A Newry businessman has claimed that a recent revaluation of business rates in the city “have not taken into account the economic challenges that Newry is facing.” Patrick Murdock is the owner of ‘The Hub’ at John Mitchel Place and contends that with a proposed 40 per cent rise in his rates, it will not be possible for him to carry out his business at that location. “We have a small business called ‘The Hub’. It occupies 1500 square feet of accommodation at a first floor level on John Mitchell Place and the rateable value they have come up with is £15,900 of which we have to pay 0.5869 in the pound. That equates to just short of £10k a year in rates,” said Mr Murdock. “The market value of the rent is £7,500. The rateable value and rental value are meant to be aligned – well they have gone in double what the rentable value is meant to be. It means that we have gone from small loss making to high loss making,” he said. Mr Murdock takes in takes in start up businesses and houses them in his premises. He feels that the proposed increased will jeopardize not only the future of his own business, but other fledging enterprises. “We are only a young business. We are 2 years old. We take in start ups. We take in small to medium enterprises in Newry, people starting their own businesses and we house them in our premises – so it is a collaborative office environment for very small micro businesses in Newry. And to do what they have done to us is basically saying “We don’t want you.” At a recent meeting hosted by Newry Chamber of Commerce and Trade which was attended by more than 30 local business representatives, the rates revaluation announced by Minister Simon Hamilton was discussed. President Deborah Loughran said: “Newry Chamber hosted this important meeting between local businesses and Land and Property Services (LPS) to shed some light on what the rates revaluations will mean for Newry businesses. At the meeting concerns were raised by local businesses on increases in their rateable value, many highlighting that the Net Annual Value (NAV) for their businesses do not reflect current market rents.” The Chamber has confirmed that the initial feedback from members is that the new NAV figures for businesses in Newry are substantially higher than the rental market values that prevailed in Newry in 2013. Mr Murdock contends quite simply that what has not been taken into account is the fall in level in rent that property owners can expect to obtain. “The retailers of Newry have not seen any benefit from the fall in rents. Rents have not risen. So there is a conflict between the two sides. The are penalizing anyone in an office building in Newry – it’s blunting pay rises, blunting employment. They are driving offices out of the city centre.” The businessman also makes the comparison between the level of rates which his business is expected to pay and that of a comparable business of a brother of his own in London. “A brother of mine has premises in London with a similar size to mine in Newry and his rates bill is a third of what we are expected to pay in Newry. And this is a wee town in Northern Ireland that is on its knees,” he said. “The point is I think that they have pushed people too far this time. They are in great danger of smashing the golden goose,” he added.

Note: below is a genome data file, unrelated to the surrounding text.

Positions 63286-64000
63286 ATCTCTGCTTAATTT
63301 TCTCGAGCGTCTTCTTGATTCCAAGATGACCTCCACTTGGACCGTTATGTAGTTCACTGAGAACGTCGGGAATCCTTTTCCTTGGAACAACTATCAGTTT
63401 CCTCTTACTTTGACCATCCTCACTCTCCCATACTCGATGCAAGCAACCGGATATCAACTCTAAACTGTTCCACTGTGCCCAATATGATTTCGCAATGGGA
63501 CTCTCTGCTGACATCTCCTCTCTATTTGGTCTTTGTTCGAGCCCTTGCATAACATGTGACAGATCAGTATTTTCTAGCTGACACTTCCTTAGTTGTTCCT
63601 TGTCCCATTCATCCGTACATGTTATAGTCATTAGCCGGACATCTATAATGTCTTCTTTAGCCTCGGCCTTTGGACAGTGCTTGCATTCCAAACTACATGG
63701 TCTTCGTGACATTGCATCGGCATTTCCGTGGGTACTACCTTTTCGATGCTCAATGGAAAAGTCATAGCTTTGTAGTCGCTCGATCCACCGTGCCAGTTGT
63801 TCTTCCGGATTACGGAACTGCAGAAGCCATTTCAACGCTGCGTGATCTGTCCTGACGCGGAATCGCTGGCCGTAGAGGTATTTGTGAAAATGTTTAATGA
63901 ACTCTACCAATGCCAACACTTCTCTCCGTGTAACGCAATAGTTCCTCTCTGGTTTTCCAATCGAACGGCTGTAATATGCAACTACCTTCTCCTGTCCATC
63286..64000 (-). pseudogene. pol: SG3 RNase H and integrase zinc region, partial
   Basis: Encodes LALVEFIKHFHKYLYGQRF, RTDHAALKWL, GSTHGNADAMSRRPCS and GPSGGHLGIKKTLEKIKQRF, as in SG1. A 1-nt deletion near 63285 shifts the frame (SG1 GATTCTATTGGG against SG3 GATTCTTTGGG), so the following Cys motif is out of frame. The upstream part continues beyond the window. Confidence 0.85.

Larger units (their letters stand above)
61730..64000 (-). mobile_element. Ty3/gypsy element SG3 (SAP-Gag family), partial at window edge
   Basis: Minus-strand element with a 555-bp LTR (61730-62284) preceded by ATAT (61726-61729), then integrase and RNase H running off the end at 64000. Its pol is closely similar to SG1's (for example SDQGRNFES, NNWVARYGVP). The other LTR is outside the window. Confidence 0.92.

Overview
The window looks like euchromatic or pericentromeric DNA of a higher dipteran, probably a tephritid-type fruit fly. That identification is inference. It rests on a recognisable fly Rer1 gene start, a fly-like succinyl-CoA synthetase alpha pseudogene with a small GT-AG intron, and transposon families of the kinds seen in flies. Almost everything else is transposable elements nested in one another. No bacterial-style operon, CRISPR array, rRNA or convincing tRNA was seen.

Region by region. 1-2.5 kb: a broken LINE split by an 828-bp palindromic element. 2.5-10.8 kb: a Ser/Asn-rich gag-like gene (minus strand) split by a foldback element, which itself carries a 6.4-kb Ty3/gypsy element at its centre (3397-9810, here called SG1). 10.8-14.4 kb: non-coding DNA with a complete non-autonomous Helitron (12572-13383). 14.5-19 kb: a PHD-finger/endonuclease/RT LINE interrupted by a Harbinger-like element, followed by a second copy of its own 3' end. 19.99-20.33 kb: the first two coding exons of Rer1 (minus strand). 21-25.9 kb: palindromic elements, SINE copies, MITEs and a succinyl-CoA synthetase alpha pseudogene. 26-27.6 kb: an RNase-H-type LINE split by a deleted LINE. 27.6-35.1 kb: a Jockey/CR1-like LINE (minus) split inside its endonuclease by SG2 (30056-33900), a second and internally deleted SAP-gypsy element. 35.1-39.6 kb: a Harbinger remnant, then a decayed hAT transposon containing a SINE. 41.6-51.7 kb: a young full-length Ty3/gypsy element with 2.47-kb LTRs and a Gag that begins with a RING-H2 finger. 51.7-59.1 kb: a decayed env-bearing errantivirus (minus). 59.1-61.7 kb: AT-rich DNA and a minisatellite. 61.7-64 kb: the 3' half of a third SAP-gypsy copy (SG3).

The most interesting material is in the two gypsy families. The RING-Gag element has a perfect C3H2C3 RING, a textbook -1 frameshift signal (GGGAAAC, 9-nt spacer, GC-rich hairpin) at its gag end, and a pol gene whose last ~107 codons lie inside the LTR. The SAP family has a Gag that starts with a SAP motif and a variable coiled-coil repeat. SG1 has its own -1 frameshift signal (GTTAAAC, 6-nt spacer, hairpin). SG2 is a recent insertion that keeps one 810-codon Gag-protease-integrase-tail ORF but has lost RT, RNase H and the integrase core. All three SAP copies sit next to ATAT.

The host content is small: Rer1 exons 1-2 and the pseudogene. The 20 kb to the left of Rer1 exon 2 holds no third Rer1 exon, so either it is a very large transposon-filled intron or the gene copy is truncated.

9th December 2014